This brings us to the Fashion District. On February 21, 2017 I emailed Rena Leddy to request, among other material:

… all records associated with the renewal process, including but not limited to communications between the BID and the consultant and/or the engineer, contracts with and invoices from the consultant or the engineer, materials prepared by the consultant or the engineer for the renewal process, databases and mailing lists prepared or used by the consultant or the engineer, and also any communications between the consultant and the engineer that aren’t already responsive to the first part of this request.

The story of what happened after that stretched out over three months and generated many many megabytes of discussion. Read on for a (far too) detailed and exceedingly well-documented narrative recounting, complete with a happy, happy ending!
Continue reading The Fascinating Story Of How It Took Three Months And A Demand Letter From An Attorney To Get Rena Leddy To Disclose That The Fashion District BID Is Paying Steve Gibson Of Urban Place Consulting $215 Per Hour For BID Renewal Consulting, Which Is Less Than Larry Kosmont Gets But More Than Ed Henning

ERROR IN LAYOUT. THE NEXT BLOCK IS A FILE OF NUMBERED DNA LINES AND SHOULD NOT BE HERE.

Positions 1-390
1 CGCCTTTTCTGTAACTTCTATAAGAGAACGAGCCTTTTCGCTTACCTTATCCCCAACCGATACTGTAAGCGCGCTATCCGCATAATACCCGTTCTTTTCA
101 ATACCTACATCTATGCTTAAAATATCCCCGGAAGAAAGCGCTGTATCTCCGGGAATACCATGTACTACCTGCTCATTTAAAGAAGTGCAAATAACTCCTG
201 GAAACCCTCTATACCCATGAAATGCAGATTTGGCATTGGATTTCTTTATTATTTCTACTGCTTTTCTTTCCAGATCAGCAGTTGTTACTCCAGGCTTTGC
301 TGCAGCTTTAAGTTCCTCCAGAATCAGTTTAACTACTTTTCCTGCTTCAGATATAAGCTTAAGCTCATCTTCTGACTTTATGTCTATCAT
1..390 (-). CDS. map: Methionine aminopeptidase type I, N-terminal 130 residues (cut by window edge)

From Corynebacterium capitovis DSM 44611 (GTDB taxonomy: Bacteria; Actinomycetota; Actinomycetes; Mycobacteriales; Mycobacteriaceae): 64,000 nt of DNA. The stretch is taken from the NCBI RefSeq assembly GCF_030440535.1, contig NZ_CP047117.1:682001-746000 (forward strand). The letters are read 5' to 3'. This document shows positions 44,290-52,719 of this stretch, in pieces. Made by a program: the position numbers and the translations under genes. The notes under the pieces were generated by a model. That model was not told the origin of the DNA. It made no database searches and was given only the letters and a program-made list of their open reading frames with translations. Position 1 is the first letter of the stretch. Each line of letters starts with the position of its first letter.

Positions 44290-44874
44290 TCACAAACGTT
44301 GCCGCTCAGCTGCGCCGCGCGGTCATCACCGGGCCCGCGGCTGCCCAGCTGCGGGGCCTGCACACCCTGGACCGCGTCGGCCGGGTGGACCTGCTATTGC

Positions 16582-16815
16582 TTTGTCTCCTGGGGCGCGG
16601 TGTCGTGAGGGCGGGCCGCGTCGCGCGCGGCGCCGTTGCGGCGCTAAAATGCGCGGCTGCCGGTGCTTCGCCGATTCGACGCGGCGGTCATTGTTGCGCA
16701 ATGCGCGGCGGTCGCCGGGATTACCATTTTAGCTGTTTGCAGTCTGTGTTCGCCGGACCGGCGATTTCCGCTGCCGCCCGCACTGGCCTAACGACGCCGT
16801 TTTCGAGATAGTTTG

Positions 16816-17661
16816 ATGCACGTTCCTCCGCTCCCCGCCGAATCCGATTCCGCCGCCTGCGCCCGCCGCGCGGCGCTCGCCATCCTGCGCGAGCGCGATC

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Relatively Complete Set Of Records Pertaining To Ongoing San Pedro Historic Waterfront BID Renewal Process Reveals Hitherto Unknown Details About Costs, Hours, Contract Terms, Etc. Heralding Plausible Case Against Edward Henning For Failure To Register As A Lobbyist But Not, Unfortunately, Against The BID Because They’re Not Paying Him Enough

Last month I learned that the San Pedro BID was paying Edward Henning $20,000 to handle their BID renewal process. This discovery was independently interesting, but also important for my ongoing research project of learning everything possible about BID consultancy with the ultimate goal of shopping as many BID consultants to the City Ethics Commission as possible, mostly for violations of LAMC §48.07, which requires that “[a]n individual who qualifies as a lobbyist shall register with the City Ethics Commission within 10 days after the end of the calendar month in which the individual qualifies as a lobbyist.”